First published on Googles Blogspot Thursday, 3 April 2014
I’ve been putting together a new version of my Paintings of the Caribbean website – a friend helpfully pointed out that the existing one was looking a little tired – so kind! Now, the old one gets a lot of traffic, albeit with a low conversion rate, and has a good SEO ranking, so I can’t afford to let it slip – the new ones got to be good. (I recently learnt that, despite it being ranked umpteenth millionth in the world, the domain has been attributed a value of a $1000 – I was delighted, although perhaps I shan’t retire just yet!)
Anyway, whilst working on the thing I thought I ought to address the issue of the Limited Edition Prints I occasionally sell online. My dilemma was this; do I continue to sell the reproductions the same size as the originals or do I not? The scales are fairly evenly balanced. As a professional painter (and I use the term professional very loosely) I have to maximise my potential earnings however I can. My big originals don’t exactly fly off the gallery walls – they’re expensive, and out of the reach of most of the people who like them. Prints, ‘reproductions’ properly speaking, are the obvious answer. A downside, as a gallery proprietor has pointed out to me, is that it might not be fair to the purchaser of a painting, who has just shelled out several thousand dollars for the original, if I then start selling same size prints for a fraction of the price.
I can see his point, but as the artist the way I see it is that a print is a picture whilst the painting is a work of art. They’re certainly a work of something or other: the bigger canvasses take weeks!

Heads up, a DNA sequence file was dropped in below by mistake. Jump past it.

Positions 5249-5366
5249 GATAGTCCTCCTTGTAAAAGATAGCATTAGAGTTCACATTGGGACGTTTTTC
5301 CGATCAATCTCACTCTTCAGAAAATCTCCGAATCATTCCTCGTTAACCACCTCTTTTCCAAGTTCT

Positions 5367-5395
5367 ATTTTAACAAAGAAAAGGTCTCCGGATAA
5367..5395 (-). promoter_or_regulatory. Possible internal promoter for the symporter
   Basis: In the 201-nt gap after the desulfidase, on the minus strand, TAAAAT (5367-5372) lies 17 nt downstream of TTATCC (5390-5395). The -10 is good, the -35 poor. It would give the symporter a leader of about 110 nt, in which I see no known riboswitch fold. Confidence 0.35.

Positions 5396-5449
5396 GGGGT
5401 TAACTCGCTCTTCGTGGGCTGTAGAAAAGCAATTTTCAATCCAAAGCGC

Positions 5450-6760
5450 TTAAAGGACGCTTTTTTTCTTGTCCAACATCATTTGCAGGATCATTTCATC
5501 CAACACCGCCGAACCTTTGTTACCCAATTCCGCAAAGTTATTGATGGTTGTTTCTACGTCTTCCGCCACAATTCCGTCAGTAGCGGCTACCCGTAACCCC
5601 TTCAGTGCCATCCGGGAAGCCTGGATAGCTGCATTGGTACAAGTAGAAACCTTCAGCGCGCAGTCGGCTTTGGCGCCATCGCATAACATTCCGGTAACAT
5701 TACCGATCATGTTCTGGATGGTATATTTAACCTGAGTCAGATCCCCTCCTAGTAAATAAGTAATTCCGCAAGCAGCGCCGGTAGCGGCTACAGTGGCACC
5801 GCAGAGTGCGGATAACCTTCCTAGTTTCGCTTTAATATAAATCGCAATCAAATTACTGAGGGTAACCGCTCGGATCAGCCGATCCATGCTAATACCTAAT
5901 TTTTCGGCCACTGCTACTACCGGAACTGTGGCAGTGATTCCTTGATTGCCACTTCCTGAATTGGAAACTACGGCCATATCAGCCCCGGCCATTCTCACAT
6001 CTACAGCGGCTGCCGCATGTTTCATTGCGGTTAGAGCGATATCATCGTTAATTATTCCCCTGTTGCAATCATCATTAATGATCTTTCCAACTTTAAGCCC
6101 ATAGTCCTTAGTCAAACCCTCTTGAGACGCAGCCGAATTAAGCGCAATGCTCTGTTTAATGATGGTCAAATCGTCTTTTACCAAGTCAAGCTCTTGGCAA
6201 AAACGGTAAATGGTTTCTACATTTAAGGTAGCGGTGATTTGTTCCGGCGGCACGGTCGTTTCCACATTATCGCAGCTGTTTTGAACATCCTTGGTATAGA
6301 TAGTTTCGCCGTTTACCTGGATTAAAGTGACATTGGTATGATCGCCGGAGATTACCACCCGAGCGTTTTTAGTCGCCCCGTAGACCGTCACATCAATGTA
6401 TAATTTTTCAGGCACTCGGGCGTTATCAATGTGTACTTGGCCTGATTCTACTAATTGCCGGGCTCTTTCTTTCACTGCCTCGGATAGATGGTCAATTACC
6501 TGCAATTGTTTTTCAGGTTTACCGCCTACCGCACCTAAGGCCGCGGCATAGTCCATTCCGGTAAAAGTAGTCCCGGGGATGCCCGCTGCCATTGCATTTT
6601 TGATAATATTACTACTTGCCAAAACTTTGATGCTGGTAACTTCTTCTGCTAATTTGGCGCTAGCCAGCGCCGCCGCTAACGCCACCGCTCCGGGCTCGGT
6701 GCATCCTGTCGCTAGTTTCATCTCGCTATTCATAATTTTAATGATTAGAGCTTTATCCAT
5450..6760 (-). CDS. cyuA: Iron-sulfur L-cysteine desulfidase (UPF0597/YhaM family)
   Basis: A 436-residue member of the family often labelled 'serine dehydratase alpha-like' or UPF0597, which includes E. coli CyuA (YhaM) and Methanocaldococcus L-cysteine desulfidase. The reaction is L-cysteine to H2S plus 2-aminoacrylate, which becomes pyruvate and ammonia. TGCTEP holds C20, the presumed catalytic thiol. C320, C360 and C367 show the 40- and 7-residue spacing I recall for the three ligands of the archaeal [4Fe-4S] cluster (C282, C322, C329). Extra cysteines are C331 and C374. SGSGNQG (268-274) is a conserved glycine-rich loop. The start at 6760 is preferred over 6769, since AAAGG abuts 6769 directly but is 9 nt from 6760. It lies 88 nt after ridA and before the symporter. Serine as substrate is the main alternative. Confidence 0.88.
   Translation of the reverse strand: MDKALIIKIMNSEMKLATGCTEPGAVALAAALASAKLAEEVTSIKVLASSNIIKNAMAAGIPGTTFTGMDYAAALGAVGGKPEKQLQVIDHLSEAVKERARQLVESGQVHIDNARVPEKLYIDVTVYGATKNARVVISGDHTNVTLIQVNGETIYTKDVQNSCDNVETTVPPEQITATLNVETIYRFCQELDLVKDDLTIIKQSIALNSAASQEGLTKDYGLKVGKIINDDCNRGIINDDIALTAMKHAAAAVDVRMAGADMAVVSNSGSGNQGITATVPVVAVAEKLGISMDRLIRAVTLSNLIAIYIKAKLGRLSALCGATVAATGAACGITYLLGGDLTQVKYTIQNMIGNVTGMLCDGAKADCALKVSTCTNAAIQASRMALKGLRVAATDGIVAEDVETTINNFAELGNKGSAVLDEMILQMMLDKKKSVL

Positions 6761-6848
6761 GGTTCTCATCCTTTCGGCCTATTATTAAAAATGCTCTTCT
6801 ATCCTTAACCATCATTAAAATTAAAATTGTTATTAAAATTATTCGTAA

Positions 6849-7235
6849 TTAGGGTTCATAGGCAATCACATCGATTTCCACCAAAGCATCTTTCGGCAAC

It was while I was contemplating this that a potential scenario occurred to me. Imagine a dinner party in large villa somewhere in Barbados: big white walls and big colourful pictures. One of the guests is looking at a scene of coral cliffs, palm trees and tropical seas. He turns to his host and remarks “I see you have a print of Steve Bonner’s ‘Bottom Bay’”
“Actually” his host replies, “that’s the original!”
Surely that must be a pretty high-score in one-upmanship that almost anyone would aspire to? OK, so it’s not in the league of a Van Gogh or a Picasso, but wouldn’t that moment alone be worth the price of the painting? I’d have thought so.
While I’m on the subject of one-upmanship I must tell you of a similar episode here at Coles a few years back. Tim, the husband of the owner of the property, was mooching around when he bumped into a friend of ours who was renting the cottage at the time.
“Hello” says Tim, “I see you’re wearing a (somewhere or other) Game Reserve T-shirt”.
“Yes”, our friend replies, “Wonderful place. Have you been there?”
“I have actually” said Tim, “My family own it!”
Boom – boom!! Hat’s off to our pal who, treasure that she is, burst out laughing.